Presented to the Board of Reconstructing Judaism, Sunday, May 22, 2022
This week’s portion, the final in the book of VaYikra, being called, describes terrible things.
Bechukotai details what will happen to the people if the community does not follow the way they are called. These consequences are fearful, describing drought, famine, war, devastation & desolation.
Sadly, horrifically, the war, drought, plague, and exile detailed do not seem far away from our current realities. Not some ancient prophecy, but the news.
What would bring about these disasters? The Torah repeats: וְאִם־תֵּֽלְכ֤וּ עִמִּי֙ קֶ֔רִי
If you walk with me קֶ֔רִי, or בְּקֶֽרִי. Rashi offers two explanations for this word, which appears 7 times in our portion, and only here. One way, and how it is typically translated, is “if you walk in opposition,” or “if you remain hostile,” or “contrary.” And, drawing from Sifra, the midrash on Leviticus, he offers another meaning: haphazardly, by happenstance.
Terrible things happen, both because people intentionally do them, or because we don’t pay attention to what we are doing and live thoughtlessly.
In the counting of the Omer, in the Kabbalistic formulation, this is the week of Yesod.
In the Book of Proverbs (10:25), we’re told:
צַדִּ֗יק יְס֣וֹד עוֹלָֽם׃
the righteous is the foundation of the world
Well, that’s lovely, and, while I do know one person whom I really do believe is one of the lamed-vavniks, the 36 hidden righteous persons upon whom the world depends, she seems to come by in naturally, and I don’t know how she got that way and wonder what it takes to become a tzaddik.
Reb Levi Yitzchak of Berditchev, a student of the Maggid of Mezeritch, who was the student of the founder of Hasidim, the Baal Shem Tov, brings another verse from Proverbs:
כִּי שֶׁבַע יִפּוֹל צַדִּיק וָקָם
For a tzadik will fall seven times and get up (Proverbs 24:16)
Why does it say tzadik AFTER yipol?
They’re a tzaddik after they fall?
And, of course, answers his own question:
What makes one a Tzadik is that they get up.
Let us not delude ourselves: Rabbi Levi Yitzchak was not making light of falling. He knew from terror and from suffering. This isn’t “pick yourself up, dust yourself off, and start all over again.”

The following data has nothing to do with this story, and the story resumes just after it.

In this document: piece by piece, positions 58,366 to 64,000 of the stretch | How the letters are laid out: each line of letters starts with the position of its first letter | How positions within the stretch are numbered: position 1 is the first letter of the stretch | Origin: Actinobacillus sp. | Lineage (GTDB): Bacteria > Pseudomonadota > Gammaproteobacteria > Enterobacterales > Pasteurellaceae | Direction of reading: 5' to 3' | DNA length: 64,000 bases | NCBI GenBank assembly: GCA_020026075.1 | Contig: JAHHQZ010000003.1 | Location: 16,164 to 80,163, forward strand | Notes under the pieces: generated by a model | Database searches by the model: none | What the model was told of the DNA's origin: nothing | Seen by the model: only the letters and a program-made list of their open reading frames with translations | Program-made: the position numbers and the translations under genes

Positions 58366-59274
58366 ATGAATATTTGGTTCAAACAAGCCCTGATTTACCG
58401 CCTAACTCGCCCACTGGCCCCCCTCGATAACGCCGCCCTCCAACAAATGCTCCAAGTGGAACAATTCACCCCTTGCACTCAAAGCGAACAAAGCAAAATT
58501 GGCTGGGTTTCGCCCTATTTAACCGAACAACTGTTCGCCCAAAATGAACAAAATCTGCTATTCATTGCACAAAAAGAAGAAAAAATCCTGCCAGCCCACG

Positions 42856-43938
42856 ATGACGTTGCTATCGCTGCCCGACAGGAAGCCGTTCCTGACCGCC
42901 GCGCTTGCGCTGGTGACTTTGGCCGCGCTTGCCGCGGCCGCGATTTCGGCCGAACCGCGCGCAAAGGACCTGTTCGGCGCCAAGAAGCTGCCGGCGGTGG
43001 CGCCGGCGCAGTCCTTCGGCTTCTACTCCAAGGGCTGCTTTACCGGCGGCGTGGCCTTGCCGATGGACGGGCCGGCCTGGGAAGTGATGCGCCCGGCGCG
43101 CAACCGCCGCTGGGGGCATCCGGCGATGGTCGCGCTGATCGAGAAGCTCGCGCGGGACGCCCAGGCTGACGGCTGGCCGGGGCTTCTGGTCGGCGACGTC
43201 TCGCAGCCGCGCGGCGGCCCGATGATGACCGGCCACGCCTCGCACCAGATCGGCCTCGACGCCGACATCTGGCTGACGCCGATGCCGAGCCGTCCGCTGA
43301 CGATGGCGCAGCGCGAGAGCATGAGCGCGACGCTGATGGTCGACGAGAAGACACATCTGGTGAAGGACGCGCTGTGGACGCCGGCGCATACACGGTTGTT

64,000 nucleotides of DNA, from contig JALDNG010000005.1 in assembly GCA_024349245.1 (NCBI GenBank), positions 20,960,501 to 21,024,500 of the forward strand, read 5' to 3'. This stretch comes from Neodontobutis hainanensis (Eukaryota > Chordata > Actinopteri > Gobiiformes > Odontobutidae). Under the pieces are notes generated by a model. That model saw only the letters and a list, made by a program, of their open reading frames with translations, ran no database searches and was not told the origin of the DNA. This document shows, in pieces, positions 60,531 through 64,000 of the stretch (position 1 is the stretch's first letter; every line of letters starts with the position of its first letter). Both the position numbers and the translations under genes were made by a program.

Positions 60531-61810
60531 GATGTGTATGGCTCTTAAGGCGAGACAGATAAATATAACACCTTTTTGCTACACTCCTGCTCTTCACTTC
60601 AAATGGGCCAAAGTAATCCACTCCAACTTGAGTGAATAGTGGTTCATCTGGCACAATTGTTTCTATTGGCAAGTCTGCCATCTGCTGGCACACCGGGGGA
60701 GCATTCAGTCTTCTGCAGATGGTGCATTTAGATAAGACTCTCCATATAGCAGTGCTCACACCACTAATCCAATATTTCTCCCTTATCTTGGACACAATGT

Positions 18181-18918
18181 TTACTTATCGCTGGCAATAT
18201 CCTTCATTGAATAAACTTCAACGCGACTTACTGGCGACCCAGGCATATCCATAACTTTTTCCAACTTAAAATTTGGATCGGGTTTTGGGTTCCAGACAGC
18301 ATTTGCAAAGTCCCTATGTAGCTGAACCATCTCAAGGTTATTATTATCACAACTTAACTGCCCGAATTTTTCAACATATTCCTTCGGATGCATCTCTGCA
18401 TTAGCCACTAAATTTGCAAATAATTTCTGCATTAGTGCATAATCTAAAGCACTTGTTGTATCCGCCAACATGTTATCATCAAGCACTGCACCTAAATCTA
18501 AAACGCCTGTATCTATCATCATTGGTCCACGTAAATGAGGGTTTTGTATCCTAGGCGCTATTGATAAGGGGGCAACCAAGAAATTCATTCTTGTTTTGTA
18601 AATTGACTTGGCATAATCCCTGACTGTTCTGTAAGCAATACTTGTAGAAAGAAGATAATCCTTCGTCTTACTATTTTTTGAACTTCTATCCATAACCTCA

Back to our Torah portion: it sure feels that our society, our world, is in free-fall. As individuals, as a community, as a country, we have to get back up. But how? How does one become get-back-up-per? How do we become Tzadikimot? Our ancestors, who lived through times such as ours, and worse, offer answers:
Said Rabbi Kalonymous Kalman Shapira, the Piaseczna Rebbe, the Rebbe of the Warsaw Ghetto, to become a tzaddik, you imagine you are one.
That sounds even more simplistic than “dust yourself off”!
Religious imagination is built into our tradition. The last verse of yesterday’s portion – and in most years read together with this week’s – reminds us to keep Shabbat. Rabbi Yitz Greenberg wrote: “on Shabbat, it is not really that one is forbidden to work, it is that all is perfect, there is nothing to do.” Shabbat is a taste of the world to come. On Shabbat, we imagine that our world is complete. This offers us both the vision and even the experience of wholeness – so that, when we make Havdalah and move into the week, we can build towards something we know.
Harvey Milk’s final campaign manager, Anne Kronenberg, wrote: “What set Harvey apart….was that he was a visionary. He imagined a righteous world inside his head and then he set about to create it for real, for all of us.” Milk would have been 92 today had he not been murdered. And he, too, was no stranger to suffering nor was he naïve about the risks to his life. And yet, his motto was: “You gotta give ‘em hope.”
A Tzadik can get up because they have hope.
Yet hope is not enough. Adina Abramowitz said yesterday during the Torah discussion at Dorshei Derech, we need:
Radical Planning. Which brings us back to our verse: We must not walk keri. We must have intentionality. If you don’t prepare for shabbat, it’s going to be pretty hard to much of a world-to-come experience. And if we don’t plan otherwise, if we do not organize and mobilize, terrible things are just as likely to happen as anything else.
We get up because we have put structures in place that support us, that enable us to lift ourselves.
Finally, the quality of Yesod is about connection and, in the words of political theorist Michael Walzer: “There is no way to get from here to there except by joining together and marching.”
Tzadikim raise each other. Tzadikim reach out for the hands of others to get up again.
So how do we become tzadikim? How do we build a foundation of righteousness in this world? How do we avoid the curses of our portion?
- We envision the future and believe we can achieve it
- We work to build that future
- We do it hand in hand, in love (and today is chesed of yesod) and solidarity with each other.
And here’s a song: You Fall Down You Get Back Up